Seven life-changing assistive tech innovations recognised at annual awards
National charity Remap has celebrated seven assistive technology solutions at its 2019 awards event, highlighting bespoke solutions that have transformed the lives of disabled people.
Working through local groups of skilled volunteers, Remap helps disabled people by giving them more independence through the design of equipment to meet their specific, individual needs.
At the Remap Awards 2019, seven ingenious solutions were awarded, including a posture-correcting pressure sensor, portable guide rails and a wheelchair turntable system.
The first award went to an innovative speech amplifier for a 4-year-old boy with vocal cord palsy. Previously, he could only speak with a very quiet voice due to a paralysed vocal cord, but the speech amplifier – which consists of a small speaker and head microphone – now ensures he can be heard with ease by his family, friends and school teachers.
In addition, a posture-correcting pressure sensor won an award for helping alert a woman with cerebral palsy when she was leaning too much on her left arm, reminding her to readjust her posture and reduce pressure on her left shoulder.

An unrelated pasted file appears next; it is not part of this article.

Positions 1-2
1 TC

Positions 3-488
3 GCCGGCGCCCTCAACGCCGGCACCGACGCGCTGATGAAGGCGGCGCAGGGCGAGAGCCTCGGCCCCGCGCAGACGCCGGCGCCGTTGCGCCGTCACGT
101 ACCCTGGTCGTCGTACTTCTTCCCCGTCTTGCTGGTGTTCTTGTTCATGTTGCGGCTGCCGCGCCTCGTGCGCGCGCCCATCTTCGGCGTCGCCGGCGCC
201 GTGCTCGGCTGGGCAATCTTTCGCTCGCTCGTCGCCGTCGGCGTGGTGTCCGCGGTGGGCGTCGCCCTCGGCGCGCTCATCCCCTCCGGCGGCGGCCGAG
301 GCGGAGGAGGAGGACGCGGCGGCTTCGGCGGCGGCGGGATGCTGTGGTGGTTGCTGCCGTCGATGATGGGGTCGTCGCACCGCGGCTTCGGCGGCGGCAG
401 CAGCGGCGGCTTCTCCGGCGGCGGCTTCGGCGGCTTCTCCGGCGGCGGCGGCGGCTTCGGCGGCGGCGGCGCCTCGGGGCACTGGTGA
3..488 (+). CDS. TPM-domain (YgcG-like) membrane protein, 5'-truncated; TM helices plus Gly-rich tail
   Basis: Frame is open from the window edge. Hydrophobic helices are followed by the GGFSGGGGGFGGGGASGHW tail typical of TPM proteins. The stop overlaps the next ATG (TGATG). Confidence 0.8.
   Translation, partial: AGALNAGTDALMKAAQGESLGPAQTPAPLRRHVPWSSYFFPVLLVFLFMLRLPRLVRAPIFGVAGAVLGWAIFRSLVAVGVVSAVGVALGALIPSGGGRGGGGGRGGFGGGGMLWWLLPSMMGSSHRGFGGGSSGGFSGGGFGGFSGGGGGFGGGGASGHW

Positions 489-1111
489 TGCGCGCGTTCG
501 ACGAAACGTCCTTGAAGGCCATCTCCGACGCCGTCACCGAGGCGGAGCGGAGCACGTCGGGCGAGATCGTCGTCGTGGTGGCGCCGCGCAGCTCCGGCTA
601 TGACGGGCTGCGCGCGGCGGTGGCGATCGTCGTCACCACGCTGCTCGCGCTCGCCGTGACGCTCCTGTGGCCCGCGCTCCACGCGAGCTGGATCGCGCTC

Also amongst the award winners was a detachable chariot with independent brakes to attach to a 15-year-old boy’s trike, providing him the opportunity to give a lift to passengers. The concept for the design is that if the boy is travelling too fast, the passenger in the chariot is able to control the speed of his trike through the braking system.
Lightweight, portable guide rails to help visually impaired bowlers find the right lane whilst bowling also won an award at the charity’s annual event.
Helping an avid bird-watcher – who had lost the use of her right hand due to an aneurysm – look through a pair of binoculars, a lightweight device to hold the binoculars steady in front of her eyes also won an award at the Remap Awards 2019.
Amongst the devices was a wheelchair turntable system that enabled wheelchair to user to get around a tight, narrow corner in his home. The difficult corner is situated at the entrance of the man’s home, meaning he previously could not get out and about due to his wheelchair being unable to get around the corner. Now, the wheelchair turntable has given him his quality of life back as he can go outside again.
The final award went to a solution that helped a man with motor neurone disease keep his head upright. The device supports his head through combining a strap, which runs down to a trouser belt, with a baseball cap to help the man maintain a good head position.